How To Use 'Get To Know You Questions' When Starting Your New Job

Updated 4 January 2023

It's important to get to know your employees and colleagues, whether you are the manager of a big team, or a new employee. Asking your workmates questions can help you build workplace relationships, making you both feel more comfortable in the office and open up opportunities for collaboration. In this article, we'll discuss the importance of ‘get to know you questions' and when to ask them, and then provide a list of useful questions that you can use as prompts.

What are get to know you questions?

Get to know you questions are questions that you can ask your employer, employees or colleagues about their professional and personal life. The questions should demonstrate that you are showing an interest in the other person, and they should help you form a positive workplace relationship.

The specific get to know you questions that you ask will vary depending on who you are asking them to, your normal relationship with that person and the overall atmosphere of the office. They will sometimes be about work history, but you will likely also touch on some light personal topics, including holidays, hobbies, and education.

Get to know you questions typically work well with new employees as they can act as an icebreaker, but you could also use them with colleagues that you have worked with for a while but want to improve your professional relationship with.

Related: How to Start a Conversation (With Examples)

Why should you ask get to know you questions?

There are multiple reasons why you should ask your colleagues and employees get to know you questions. Primarily, get to know you questions help you to foster a friendly workplace atmosphere where the staff will feel comfortable. Generally, when employees feel comfortable, they are more focused and productive. Showing an interest in your coworkers' lives often results in them liking and respecting you which can, in turn, reap more productivity and workplace loyalty.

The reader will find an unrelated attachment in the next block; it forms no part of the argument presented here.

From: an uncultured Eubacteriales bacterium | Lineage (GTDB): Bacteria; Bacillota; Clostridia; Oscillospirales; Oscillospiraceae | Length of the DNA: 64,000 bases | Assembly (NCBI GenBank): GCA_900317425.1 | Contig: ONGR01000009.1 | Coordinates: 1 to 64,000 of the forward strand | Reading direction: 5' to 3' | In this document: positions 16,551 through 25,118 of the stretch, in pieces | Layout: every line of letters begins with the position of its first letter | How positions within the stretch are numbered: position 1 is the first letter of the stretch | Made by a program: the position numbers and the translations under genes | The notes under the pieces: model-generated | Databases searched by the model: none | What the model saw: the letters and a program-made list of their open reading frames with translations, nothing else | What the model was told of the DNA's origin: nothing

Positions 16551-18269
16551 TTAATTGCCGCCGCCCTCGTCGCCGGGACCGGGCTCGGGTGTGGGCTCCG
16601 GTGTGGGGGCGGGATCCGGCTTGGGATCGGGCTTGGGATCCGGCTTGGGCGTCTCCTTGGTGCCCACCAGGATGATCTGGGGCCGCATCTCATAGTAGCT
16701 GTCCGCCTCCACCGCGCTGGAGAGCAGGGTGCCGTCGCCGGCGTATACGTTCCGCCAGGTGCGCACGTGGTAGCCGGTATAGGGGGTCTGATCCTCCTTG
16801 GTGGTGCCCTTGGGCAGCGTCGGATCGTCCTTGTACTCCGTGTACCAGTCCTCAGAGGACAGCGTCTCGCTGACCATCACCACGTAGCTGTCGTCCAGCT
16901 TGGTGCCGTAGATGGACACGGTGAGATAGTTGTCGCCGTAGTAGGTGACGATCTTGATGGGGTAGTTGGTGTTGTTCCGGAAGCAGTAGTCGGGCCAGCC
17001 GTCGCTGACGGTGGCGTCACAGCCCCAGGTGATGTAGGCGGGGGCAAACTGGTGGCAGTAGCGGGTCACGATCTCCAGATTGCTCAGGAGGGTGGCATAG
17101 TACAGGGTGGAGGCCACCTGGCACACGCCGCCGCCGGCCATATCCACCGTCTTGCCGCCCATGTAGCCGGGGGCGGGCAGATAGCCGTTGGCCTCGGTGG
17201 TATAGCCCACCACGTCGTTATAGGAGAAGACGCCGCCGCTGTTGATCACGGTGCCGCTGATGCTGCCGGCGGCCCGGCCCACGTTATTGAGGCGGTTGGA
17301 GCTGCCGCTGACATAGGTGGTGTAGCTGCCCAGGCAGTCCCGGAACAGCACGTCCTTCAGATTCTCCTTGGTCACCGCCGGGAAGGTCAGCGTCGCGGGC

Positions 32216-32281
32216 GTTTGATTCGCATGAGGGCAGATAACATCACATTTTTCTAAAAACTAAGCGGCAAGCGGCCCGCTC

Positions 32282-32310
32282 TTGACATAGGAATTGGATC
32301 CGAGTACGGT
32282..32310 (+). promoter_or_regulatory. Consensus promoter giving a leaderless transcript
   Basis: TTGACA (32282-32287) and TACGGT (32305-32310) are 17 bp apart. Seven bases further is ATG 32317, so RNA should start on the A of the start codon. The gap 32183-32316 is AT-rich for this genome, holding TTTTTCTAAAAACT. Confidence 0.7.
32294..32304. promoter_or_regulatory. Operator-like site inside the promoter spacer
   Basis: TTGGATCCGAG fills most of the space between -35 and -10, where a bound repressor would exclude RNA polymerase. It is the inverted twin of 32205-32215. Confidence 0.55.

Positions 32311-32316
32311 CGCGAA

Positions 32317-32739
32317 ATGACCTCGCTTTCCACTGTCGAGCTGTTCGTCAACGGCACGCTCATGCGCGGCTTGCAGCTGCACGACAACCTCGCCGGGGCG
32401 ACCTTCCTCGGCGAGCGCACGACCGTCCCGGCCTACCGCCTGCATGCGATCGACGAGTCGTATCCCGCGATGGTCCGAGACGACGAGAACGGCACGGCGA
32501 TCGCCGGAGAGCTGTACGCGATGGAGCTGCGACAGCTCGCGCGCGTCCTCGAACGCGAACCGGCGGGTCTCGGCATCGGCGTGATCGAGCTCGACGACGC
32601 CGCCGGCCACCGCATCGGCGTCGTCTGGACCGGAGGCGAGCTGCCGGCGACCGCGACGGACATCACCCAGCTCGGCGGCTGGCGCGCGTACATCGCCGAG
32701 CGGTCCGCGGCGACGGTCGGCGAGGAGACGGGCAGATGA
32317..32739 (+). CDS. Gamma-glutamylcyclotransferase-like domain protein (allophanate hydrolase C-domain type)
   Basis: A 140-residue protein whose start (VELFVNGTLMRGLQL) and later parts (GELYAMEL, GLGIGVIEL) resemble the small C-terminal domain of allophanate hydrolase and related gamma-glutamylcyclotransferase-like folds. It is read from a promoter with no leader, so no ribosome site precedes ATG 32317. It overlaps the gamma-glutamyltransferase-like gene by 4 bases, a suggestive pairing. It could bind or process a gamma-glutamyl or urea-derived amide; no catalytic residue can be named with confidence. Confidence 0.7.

Learning about staff members' hobbies and interests can help you get a good idea of their strengths and weaknesses, which is useful information when delegating workplace tasks. Other reasons why you should ask getting to know you questions are:

  • These types of questions help new employees settle into the team quicker, which can positively impact their work.

  • You could find things in common with some of your staff members, which may help you relate to each other better.

  • You may discover employees' hidden talents, which can help to understand why they are in their position and then consider them for future promotions or additional project work.

When should you ask get to know you questions?

There are a few instances when asking getting to know you questions could be appropriate:

At the start or the end of the day

A great time to ask a get to know you question is if you and another employee are in the office early or working late, without many other people around. If it is a Monday or a Friday, you could ask them what they did on the weekend or what their plans are for the upcoming weekend. This should give you an indication of their hobbies. You could then further the conversation by asking questions about their hobbies or, if the hobby is something you are familiar with, adding your own insight.

When you're at their desk or cubicle

If you visit your a coworker's desk or cubicle for any reason, you could use the time to ask them some quick questions. If they have any photos on their desk - for example, their family on holiday - you could ask them where they went on holiday, or how old their children are. These are generally positive topics and are easy questions to answer.

In meetings

You could include ice-breaking activities in some briefing and debriefing meetings. These meetings will generally involve only a few people, so you could ask everybody the same question.

A typical question in these types of meetings is ‘tell me an interesting fact about yourself', although some people can find this question vague and difficult to answer. An easier alternative is something more specific like ‘who is your favourite band or singer and why?'.

Asking questions like this in a group setting can help you all find common ground. It will also get the meeting off to a friendly start.

In interviews